Monday, July 10, 2006

On population decline in First World countries

Robert J Samuelson posted an op-ed column in the Washington Post called "Behind the Birth Derth."
It is an intersting commentary on Putin's incentives to get Russian women to have more babies, as well as addressing the larger issue of plummeting birth rates in First World countries. This is not an issue I have given a lot of thought to, but as I read the article, a few thoughts percolated up.

That this is not a new issue. A hundred years ago, Teddy Roosevelt urged native-born Americans, especially those in New England, to make the sacrifices necessary to raise larger families, because (if I recall correctly) 'eugenics' was on the rise and there was a perception that the "superior" Northern European race would eventually die out as a result of low birthrates. And this, long before the widespread availablilty of birth-control devices and pharmaceuticals.

That, while he posited various possible reasons as to why the birthrates are so low in industrialized countries, Samuleson missed a few things, either becasue he did not think of them, or because they are too 'hot.' They are as follows:

One, education, particularly a socially liberal education, suppresses the desire to reproduce. In grade school we are educated on the causes of so much poverty and disease and infant death in Third World countries, the primary culprit being over-population. The same thing with envrionmental degradation: over-population--too many people and too few resources. People who are aware of the world and their responisiblities toward their fellow man are not going to go on a breeding binge. It is perceived as a very selfish thing to do. Additionally, the availability of education and career paths to women created options they did not have before. Women, particularly those who choose not to reproduce, are no longer economically dependent upon men, and are no longer pitied as 'spinsters' and 'bluestockings'.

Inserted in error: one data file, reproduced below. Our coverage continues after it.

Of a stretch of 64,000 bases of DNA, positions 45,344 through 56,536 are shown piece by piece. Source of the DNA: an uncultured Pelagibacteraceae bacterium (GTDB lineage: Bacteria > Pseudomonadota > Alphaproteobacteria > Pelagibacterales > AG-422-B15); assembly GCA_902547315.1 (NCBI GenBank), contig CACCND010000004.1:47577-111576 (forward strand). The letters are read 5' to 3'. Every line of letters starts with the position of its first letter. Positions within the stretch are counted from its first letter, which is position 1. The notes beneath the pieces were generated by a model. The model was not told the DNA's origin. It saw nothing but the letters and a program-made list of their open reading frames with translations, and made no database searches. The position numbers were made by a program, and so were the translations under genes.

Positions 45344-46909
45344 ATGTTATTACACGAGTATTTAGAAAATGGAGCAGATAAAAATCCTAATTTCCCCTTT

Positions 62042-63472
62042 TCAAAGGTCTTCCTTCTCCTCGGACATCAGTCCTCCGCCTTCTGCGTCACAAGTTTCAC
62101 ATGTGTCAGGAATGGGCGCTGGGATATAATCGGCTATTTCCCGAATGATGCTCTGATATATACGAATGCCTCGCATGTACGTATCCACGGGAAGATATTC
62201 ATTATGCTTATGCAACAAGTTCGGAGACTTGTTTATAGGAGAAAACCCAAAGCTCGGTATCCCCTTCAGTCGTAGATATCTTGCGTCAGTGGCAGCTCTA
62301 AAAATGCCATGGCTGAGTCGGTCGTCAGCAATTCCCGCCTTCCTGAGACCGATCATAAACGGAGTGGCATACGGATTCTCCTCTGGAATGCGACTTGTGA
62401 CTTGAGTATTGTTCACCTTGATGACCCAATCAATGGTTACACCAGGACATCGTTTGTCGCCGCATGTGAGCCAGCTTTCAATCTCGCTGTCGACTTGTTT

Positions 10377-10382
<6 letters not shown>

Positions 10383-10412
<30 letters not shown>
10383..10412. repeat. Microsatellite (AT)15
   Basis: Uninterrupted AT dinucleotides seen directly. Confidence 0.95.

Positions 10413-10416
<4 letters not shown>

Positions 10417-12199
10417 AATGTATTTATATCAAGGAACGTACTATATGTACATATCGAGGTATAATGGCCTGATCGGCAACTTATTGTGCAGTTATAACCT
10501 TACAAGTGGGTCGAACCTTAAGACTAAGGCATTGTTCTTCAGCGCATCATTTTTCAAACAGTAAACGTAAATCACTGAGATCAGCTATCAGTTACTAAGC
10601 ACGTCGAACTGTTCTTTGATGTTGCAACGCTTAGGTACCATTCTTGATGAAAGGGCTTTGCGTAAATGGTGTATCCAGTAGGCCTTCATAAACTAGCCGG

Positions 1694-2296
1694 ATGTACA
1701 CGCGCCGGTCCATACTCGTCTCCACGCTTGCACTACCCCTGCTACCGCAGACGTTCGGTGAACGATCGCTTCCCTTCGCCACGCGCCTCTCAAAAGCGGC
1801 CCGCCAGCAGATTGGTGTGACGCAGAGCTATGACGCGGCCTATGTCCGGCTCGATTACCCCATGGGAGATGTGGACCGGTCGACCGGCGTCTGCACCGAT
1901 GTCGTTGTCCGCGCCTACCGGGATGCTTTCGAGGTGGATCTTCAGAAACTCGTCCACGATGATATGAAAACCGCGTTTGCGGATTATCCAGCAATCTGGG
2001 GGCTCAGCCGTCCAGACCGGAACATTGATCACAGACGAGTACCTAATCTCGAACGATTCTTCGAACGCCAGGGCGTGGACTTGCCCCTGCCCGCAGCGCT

Two, those religions which stress abstinence from sex until marriage, consider birth control a sin, and relegate women to child-bearing, child-rearing drudgery have been falling out of fashion the last couple of centuries, again, partly as a consequence of the growing liberalization of society and the increasing availablity of information across socio-economic levels. Religion, supersition, poverty and ignorance would appear to go hand-in-hand with a brood of runny-nosed kids who themselves are having children while their mothers are still pumping out their younger siblings.